Cloud data breaches are on the rise, demonstrating time and again the need for a different approach and strategy when it comes to managing and monitoring privileged access to cloud ecosystems.
Privilege access management (PAM) should:
- Be risk-aware and intelligent
- Reduce sprawl of infrastructure, accounts, access and credentials
- Use continuous identity analytics.
Just-in-time management of privileged accounts
According to Gartner’s 2018 Magic Quadrant for PAM report, by 2022 more than 50% of organizations with PAM implementations will choose just-in-time privileged access over long-term privileged access, which is a significantly higher percentage than today’s (under 25%).
Persistent accounts have been the norm when it comes to providing privileged access to users, applications and services in the IT landscape. But persistent accounts come with an overhead of constant management and maintenance, as well as high risk exposure. In the cloud, this exposure becomes multi-fold due to its elasticity and ephemeral nature.
Minimizing persistent accounts not only reduces the attack surface, but also alleviates audit concerns. Just-in-time account provisioning for privileged access is key to an effective and secure strategy for reducing the sprawl of privileged accounts across cloud systems.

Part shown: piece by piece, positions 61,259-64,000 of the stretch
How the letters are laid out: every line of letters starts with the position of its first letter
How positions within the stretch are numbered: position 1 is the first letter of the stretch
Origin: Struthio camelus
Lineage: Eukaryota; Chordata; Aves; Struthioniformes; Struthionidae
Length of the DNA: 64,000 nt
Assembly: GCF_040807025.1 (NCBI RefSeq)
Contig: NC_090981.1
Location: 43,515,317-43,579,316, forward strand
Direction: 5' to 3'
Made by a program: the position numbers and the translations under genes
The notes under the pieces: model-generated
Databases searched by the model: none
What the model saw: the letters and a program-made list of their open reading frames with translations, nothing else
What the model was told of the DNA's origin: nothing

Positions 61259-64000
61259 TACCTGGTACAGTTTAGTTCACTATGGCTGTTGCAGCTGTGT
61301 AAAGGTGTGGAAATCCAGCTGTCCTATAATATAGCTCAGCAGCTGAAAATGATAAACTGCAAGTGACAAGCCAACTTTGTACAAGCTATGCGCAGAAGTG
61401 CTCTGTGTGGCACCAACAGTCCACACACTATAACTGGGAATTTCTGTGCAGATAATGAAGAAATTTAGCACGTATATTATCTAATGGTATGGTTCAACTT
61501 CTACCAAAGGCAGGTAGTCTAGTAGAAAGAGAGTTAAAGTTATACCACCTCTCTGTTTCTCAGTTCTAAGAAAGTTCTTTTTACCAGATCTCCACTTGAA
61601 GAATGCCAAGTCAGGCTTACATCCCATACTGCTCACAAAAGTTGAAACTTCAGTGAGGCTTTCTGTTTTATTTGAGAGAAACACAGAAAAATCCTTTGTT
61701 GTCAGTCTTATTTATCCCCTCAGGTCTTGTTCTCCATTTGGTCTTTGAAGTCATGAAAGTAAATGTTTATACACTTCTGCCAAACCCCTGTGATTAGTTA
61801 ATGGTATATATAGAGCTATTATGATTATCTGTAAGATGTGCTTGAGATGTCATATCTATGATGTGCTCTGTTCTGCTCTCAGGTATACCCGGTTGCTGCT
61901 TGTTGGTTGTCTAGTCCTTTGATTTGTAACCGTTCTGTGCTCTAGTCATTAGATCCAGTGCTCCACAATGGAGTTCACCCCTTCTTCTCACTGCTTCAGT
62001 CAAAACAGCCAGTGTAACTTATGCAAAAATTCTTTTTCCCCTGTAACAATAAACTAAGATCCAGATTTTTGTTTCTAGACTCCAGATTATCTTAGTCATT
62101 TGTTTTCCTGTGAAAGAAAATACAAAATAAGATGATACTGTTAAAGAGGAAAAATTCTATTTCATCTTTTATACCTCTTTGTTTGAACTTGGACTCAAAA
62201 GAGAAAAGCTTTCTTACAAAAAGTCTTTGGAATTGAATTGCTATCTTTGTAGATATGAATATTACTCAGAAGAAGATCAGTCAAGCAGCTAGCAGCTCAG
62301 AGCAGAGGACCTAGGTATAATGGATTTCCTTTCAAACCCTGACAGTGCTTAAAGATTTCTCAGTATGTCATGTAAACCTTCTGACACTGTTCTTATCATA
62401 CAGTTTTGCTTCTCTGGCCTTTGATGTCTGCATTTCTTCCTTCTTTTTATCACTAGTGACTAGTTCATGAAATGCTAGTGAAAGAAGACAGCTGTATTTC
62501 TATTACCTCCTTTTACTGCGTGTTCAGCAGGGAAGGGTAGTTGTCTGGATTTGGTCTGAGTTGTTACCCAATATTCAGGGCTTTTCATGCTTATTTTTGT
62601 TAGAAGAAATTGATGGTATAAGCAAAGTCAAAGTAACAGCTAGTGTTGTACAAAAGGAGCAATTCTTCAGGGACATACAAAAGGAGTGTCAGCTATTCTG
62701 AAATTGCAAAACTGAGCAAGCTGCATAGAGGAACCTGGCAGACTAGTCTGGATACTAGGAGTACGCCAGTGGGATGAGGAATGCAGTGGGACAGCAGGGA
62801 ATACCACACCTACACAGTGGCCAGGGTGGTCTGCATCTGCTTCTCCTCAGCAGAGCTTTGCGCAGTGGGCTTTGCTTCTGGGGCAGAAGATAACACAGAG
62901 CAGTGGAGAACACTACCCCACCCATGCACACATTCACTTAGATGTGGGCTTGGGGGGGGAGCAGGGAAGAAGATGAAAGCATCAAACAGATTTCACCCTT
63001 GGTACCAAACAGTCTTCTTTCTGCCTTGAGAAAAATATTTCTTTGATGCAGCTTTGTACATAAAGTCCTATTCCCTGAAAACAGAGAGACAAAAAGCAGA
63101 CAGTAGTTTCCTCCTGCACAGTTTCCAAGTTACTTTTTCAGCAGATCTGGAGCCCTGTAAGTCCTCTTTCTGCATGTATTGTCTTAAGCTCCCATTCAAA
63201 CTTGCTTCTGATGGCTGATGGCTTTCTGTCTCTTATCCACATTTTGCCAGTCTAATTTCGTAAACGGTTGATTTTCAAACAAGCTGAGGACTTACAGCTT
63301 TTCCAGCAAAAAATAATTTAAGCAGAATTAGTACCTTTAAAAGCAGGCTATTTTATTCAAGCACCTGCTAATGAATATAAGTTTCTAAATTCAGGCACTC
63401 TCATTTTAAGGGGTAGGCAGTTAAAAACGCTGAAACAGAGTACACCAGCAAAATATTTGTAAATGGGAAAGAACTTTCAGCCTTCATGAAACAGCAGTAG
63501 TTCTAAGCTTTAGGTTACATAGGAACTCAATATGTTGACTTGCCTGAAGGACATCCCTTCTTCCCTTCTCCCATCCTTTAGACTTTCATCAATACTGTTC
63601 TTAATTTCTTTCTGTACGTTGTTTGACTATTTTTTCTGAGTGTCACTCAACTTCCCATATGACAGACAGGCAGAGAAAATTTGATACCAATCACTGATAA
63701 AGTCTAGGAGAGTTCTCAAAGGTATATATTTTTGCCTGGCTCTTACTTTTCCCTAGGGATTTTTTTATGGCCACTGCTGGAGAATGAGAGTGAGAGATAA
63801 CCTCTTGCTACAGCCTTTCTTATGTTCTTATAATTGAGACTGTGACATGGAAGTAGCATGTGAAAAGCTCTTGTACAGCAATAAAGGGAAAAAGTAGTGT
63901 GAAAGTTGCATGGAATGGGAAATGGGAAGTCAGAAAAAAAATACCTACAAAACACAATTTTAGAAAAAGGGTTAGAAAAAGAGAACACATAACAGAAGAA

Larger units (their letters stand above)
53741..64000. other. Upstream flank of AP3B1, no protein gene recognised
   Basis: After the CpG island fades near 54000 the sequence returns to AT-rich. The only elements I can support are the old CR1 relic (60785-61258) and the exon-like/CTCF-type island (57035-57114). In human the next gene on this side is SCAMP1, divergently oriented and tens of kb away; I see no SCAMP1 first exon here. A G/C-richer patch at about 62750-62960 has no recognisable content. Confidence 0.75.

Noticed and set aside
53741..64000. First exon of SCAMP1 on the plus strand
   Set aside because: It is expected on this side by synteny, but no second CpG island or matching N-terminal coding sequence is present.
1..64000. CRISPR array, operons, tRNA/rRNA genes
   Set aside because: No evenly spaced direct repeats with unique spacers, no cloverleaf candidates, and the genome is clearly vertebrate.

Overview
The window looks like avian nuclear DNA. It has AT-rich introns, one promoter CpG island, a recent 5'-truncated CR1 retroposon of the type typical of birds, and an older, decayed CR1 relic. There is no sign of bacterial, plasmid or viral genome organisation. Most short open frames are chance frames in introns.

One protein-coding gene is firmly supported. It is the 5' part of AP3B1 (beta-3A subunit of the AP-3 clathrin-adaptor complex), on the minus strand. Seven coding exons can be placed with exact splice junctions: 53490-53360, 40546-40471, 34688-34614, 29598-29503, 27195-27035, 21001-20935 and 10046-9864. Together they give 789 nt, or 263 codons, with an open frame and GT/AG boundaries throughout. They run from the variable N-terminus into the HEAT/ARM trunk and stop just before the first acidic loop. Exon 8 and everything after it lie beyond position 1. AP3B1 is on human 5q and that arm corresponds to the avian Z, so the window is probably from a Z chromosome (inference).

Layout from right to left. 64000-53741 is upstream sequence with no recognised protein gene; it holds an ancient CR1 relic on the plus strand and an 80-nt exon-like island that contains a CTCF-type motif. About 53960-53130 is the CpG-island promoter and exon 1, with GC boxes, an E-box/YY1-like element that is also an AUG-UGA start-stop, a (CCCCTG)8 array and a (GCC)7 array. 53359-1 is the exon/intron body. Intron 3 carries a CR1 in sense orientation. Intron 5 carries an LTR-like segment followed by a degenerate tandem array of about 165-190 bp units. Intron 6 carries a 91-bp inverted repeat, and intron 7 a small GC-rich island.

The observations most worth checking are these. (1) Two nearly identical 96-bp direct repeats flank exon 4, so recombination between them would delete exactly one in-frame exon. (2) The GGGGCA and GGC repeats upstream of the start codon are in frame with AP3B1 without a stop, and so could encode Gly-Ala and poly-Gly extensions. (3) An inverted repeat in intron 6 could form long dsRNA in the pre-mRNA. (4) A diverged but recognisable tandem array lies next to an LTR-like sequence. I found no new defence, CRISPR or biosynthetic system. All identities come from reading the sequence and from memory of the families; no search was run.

Temporal and granular access assignment with in-session access elevation using roles or IDs
Traditional mechanisms employ separate accounts/IDs for regular vs privileged access. On cloud platforms, especially SaaS (software as a service) applications, this increases user license costs and also adds an overhead to the lifecycle management of additional accounts.
In-session elevation of access works seamlessly in cloud and can be achieved either using role/access elevation or assigning temporal access to privileged accounts.
Identity analytics must be the central theme of a PAM strategy
Achieving continuous visibility of privileged access on cloud assets is imperative. The inherent challenge with determining the user’s access on cloud assets/platforms lies within thousands of native JSON based policies, permissions and roles objects. Knowing who has access to what requires continuous crunching, sifting and calculating of the native cloud IAM objects.
Continuous identity analytics provides the right and detailed insights on risky access violations and toxic access combinations. It also serves as an intelligent hub to PAM workflows, in turn making the PAM workflows well versed with access risks and providing the necessary triggers for additional checks (if deemed necessary).